On Tuesday 15th January Manchester SciFi Book Club braved the cold and met up at the Madlab to discuss Reamde by Neal Stephenson. This is the second Neal Stephenson book that we’ve read, the first being Snow Crash.
Reamde is a technothriller novel by Neal Stephenson, published in 2011. The story, set in the present day, centers on the plight of a hostage and the ensuing efforts of family and new acquaintances, many of them associated with a fictional MMORPG [Massively multiplayer online role-playing game], to rescue her as her various captors drag her about the globe. Topics covered range from online activities including gold farming and social networking to the criminal methods of the Russian mafia and Islamic terrorists.
Did We Like It?
Overwhelming everyone liked it, with one exception who wasn’t sure. With a generous 1042 pages there were a few people who were unable to finish Reamde. Although it is published as one book, it does feel like it could be split into 2 or 3 separate books.
Whilst it was a little slow at first, the pace soon picked up and accelerated to through the book. It was even a little rushed at times. There was plenty of action throughout and we were surprised that it has not already been made into a film.
The characters were interesting with some being more developed than others. We did feel that the manner of describing characters was an info dump or even statistics read out from Trump cards. Richard’s back story was revealed in a better way, as it evolved all the way through the story. Sometimes characters were referred to by there names and other times by their nicknames, which caused a bit of confusion.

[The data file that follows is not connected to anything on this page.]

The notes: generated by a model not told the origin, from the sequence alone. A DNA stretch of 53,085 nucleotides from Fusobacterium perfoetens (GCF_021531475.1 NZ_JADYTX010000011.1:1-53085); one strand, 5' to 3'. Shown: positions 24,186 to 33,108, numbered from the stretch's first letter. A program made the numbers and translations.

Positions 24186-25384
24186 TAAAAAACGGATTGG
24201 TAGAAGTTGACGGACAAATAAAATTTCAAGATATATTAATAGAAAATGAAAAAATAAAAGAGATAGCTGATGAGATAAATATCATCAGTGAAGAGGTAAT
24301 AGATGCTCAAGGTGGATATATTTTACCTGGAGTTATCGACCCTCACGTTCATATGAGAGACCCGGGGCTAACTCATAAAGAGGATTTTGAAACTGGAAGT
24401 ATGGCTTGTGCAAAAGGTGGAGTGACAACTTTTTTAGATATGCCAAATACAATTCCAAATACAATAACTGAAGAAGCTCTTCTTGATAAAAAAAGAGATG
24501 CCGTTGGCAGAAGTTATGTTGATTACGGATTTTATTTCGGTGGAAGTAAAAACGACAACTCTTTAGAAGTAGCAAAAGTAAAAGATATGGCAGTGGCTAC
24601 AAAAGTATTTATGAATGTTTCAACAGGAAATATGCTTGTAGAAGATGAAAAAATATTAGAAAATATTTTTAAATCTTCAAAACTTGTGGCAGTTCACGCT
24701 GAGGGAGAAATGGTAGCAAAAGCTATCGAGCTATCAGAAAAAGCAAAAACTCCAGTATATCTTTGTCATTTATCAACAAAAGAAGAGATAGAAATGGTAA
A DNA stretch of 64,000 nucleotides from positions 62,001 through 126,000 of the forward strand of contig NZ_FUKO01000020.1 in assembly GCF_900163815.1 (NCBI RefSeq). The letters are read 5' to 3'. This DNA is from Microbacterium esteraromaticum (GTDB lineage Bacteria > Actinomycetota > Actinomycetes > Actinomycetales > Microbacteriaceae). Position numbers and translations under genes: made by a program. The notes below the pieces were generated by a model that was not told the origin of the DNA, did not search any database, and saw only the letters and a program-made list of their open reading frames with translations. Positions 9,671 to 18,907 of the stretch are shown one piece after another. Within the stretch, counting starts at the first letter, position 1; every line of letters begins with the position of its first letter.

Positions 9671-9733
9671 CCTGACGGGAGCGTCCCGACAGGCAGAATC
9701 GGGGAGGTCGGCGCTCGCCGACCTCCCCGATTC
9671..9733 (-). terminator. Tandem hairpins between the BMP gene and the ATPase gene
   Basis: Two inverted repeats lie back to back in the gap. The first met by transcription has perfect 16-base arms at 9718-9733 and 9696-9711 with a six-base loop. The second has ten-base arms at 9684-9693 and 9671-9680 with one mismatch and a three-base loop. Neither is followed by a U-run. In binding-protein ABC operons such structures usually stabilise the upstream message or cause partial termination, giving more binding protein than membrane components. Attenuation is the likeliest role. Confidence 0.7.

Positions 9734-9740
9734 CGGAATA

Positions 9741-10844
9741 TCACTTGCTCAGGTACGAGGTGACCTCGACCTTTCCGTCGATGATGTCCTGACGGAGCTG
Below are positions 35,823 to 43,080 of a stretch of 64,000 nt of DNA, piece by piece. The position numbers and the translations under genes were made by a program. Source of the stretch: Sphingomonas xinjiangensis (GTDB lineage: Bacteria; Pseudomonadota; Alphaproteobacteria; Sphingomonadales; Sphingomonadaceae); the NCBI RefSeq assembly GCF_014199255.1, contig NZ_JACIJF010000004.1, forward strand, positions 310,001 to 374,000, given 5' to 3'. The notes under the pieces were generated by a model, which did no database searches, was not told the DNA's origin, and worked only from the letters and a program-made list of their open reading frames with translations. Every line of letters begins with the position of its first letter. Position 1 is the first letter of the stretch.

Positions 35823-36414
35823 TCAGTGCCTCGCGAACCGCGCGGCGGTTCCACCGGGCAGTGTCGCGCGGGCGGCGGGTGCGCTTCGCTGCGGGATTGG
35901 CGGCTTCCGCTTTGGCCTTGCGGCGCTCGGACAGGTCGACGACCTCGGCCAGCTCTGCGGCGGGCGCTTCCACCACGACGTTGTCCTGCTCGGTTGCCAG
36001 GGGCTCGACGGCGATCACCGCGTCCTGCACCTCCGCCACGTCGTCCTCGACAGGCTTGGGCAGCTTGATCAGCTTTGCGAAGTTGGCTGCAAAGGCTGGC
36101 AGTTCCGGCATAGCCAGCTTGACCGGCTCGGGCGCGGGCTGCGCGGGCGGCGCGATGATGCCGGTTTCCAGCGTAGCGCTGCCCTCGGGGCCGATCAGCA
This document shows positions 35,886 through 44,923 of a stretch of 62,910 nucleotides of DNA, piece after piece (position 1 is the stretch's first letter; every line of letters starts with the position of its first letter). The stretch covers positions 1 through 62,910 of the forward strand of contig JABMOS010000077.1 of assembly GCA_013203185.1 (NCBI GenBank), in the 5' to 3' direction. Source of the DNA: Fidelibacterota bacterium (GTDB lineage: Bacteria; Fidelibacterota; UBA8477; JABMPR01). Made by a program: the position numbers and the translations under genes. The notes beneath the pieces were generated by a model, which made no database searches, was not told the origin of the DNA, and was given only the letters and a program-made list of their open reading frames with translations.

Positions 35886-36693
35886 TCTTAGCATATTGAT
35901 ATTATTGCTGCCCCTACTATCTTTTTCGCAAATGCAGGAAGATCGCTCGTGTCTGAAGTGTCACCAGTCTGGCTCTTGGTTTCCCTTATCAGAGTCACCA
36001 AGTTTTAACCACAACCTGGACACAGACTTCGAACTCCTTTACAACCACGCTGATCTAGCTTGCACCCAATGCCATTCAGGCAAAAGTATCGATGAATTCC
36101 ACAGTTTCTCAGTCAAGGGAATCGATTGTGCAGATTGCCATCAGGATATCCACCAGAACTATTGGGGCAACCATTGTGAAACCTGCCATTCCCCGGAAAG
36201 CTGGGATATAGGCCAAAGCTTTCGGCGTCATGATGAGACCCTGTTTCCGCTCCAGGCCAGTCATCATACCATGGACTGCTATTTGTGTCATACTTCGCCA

We liked that situations in the story made some of the characters personalities change. We also liked it when Peter got shot and killed, since he was treacherous and self-serving! Although none of the characters really stood out, there were plenty of characters that we liked, such as Csongor, Sokolov, Seamus, Yuxia and Egdod. We couldn’t really identify with any of the characters, although worryingly there was something of an familiarisation with chief terrorist Jones, largely because he was British.
There were not many moments where Zula had any control over what was happening, but when she did take control her decisions were pivotal.
Is It SciFi?
No. Not only was there an absence of robots and spaceships, there was nothing relating to science or technology which is not reality. Its a thriller that is fact based. There were no giant ideas or themes, Reamde is very much about the story.
Whilst Reamde is a great story, we felt that it was a bit contrived in places, for example when the terrorist gets killed by the mountain lion, how everyone got nicely paired off and how the Jihadists happened to be living above the hackers.
We liked the effort at describing and creating the game of T’Rain, the Apostropocalipse, the different ways in which the Americans & Chinese played T’Rain and the way the bandits piggybacked on the hackers money making scheme. It was interesting how the terrorists secretly flew out of Chinese airspace and over the Atlantic to Canada. We liked the description of the culture shock for Sokolov and the Jihadists when they were in America, especially when they reached the gun aisle in the supermarket. Richard mentioning that you could enter a Walmart store in one location and then emerge from another Walmart somewhere else entirely was a little gem.
It was proposed that we rate Reamde on the basis of “How deep is your vassal network” but we ended up scoring out of 5. Reamde scored a respectable average of 3.35.
Manchester Sci-Fi Book Club Contacts
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Next Sci-Fi Book:
- February 19th – Behold the Man by Michael Morcock
SciFi Books for Following Months:
- March 19th – Neverness by David Zindell
- April 16th – Shades of Grey by Jasper Fforde
- May 21st – The Truth (Discworld Novel 25) by Terry Pratchett
It has been suggested that we read SciFi Comic Y:The Last Man by Brian K. Vaughan and Pia Guerra, in collaboration with the Mad Graphic Novel Group.